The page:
With Christmas just around the corner, we here at
Tree Medics thought it would be fun to shake it up some and discuss one of the
most common Christmas traditions, the Christmas tree.

Where it all began…

Long before the origination of Christianity into
the world, plants and trees, which remained green throughout the year, had a
special connotation to people during the winter months. Similar to how people
today decorate their homes throughout the festive seasons with, fir trees, pine
trees and spruce, people of ancient times would adorn their doors and windows,
with an evergreen bough.
It was believed by many, that the evergreens would ward against witches, ghosts, evil spirits, and illness. 

Yet the Popular British royals of 1846, Queen
Victoria and her German Prince Albert, were sketched into the Illustrated
London News standing among their children, in front of a Christmas tree. You
see Victoria was unlike her royal predecessors, she was actually liked, and
what was fashionable in her court was fashionable to her subjects, which
stretched to the east coast of American Society. For Americans, in 1846, the
Christmas tree tradition took hold.   

The comparison from our English brethren to our
American tendencies was something to note. Europeans of the time, had small three
to four foot tall trees, where as Americans had trees spanning the height of
the room.

Yet coming into the 20th century it was seen that Americans, began
decorating their Christmas trees, with homemade ornaments, popcorn strings, and
later with electric lights. With this and the 20
th century progressed, Christmas trees, began
appearing in the centers of towns across the country, making the Christmas
tree, a true American tradition.

Some quick tips for a long lasting Christmas tree…

With the holiday’s staring us in the face some
will head out to find that perfect live Christmas tree to place in their home.
When caring for a live tree there are certain steps that can be taken in order
to properly preserve the tree and make it last throughout the holidays. To
start: choose a tree that is healthy. If you can find a true tree farm, do so;
pick a tree straight from the ground. A fresh cut tree will last longer than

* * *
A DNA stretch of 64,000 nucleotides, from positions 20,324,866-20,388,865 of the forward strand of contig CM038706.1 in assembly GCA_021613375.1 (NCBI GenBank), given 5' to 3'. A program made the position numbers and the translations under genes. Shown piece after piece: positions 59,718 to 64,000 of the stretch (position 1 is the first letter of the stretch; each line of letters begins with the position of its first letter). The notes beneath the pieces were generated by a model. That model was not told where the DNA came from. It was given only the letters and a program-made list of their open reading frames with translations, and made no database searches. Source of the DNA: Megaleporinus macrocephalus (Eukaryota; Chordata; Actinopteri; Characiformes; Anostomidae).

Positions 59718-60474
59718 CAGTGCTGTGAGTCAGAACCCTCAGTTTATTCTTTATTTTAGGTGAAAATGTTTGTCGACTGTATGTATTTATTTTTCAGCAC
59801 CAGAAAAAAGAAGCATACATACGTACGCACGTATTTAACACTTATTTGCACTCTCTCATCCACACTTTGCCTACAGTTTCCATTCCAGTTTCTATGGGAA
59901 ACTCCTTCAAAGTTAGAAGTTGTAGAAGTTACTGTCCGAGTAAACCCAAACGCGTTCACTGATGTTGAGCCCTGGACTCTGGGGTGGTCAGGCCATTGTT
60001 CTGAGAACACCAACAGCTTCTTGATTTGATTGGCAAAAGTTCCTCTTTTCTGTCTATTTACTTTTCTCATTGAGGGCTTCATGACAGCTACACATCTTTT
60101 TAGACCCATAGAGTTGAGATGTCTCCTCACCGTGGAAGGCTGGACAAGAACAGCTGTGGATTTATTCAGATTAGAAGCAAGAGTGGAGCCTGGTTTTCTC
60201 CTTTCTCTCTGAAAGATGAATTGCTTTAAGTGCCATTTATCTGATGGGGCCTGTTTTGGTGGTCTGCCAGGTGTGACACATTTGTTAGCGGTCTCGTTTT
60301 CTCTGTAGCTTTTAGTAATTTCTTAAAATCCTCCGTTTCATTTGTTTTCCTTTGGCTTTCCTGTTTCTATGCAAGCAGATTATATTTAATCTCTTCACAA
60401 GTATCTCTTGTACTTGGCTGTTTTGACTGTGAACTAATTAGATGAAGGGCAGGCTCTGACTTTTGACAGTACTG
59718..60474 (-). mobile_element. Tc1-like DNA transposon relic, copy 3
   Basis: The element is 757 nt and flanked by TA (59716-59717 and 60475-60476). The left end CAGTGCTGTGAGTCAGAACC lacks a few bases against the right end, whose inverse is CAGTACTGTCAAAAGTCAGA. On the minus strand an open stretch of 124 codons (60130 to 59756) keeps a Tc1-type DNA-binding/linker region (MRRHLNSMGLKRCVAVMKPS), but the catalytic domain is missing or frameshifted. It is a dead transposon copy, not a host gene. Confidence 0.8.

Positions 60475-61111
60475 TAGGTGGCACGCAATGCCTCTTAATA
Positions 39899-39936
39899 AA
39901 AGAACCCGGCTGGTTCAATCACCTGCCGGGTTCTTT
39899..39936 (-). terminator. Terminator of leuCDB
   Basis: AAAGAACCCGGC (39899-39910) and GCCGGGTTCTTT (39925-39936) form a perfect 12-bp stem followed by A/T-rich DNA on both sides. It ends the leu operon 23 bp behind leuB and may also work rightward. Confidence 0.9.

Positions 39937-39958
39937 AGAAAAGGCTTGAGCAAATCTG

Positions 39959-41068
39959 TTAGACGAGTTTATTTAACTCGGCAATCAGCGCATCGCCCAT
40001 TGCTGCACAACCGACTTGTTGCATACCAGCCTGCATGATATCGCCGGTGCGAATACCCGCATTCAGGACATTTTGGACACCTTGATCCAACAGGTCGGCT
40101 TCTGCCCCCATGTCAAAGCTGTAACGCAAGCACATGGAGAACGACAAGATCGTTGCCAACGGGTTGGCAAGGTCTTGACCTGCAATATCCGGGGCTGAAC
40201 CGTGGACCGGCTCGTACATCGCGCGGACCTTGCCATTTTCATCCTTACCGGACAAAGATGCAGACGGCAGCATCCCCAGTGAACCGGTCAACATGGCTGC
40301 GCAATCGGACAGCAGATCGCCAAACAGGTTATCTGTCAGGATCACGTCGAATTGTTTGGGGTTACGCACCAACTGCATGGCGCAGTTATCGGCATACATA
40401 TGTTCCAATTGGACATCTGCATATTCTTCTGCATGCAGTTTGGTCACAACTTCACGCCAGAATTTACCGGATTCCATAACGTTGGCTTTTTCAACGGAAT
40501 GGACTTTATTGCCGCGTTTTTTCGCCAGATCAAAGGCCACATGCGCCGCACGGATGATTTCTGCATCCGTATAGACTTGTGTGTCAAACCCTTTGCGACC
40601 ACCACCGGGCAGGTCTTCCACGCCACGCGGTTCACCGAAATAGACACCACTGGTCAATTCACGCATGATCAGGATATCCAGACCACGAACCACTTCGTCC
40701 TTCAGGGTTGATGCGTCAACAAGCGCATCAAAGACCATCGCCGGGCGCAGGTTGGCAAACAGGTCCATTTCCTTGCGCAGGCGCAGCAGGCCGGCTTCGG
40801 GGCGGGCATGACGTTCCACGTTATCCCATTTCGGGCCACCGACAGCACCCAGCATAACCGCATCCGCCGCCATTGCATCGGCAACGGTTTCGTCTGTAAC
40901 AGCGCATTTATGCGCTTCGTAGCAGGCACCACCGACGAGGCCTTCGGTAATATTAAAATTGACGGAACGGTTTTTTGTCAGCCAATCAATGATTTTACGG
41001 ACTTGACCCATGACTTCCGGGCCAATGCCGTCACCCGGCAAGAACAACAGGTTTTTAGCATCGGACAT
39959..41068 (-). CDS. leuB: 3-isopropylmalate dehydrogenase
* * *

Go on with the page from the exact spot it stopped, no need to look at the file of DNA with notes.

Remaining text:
retail outlet trees, cut weeks prior. Be sure to steer clear of trees with
browning needles; these trees are past their prime.

Once you have selected your perfect Christmas
tree it is time to find it a home, in your home. If possible place the tree in
a corner, being sure to keep it away from any heat sources or open flames and
close to an outlet, if you wish to light it with electric lights. Don’t forget
to adorn your tree with a Tree Skirt. Tree Skirts are both decorative and
functional, and will help to save your floors from water seepage from the tree.

When preparing the base of the tree you will want
to use either a handsaw or chain saw to cut off, roughly one to one and half
inches off the bottom. You do not want to use any thing that may cause heat
friction. As this could solidify the sap and make water absorption impossible,
causing the tree to dry out and die. Adding a tree stand and water is the last step
before decorations. You can purchase a tree stand or a special tree cradle,
which will screw into the base of the tree and provide a watering space. Of
course, I think it goes without saying, do be sure to keep your tree watered, a
dry tree is a fire hazard. You may need to water your tree more frequently if you
have furry friends that like to drink from the tree’s water base.

These are just a few simple steps to help make
your Christmas tree last. Now, the only question is, will you be decorating
with homemade ornaments, popcorn strings, and candy canes? Or do you prefer
glass ornaments and tiny figurines? Or perhaps, a little of both?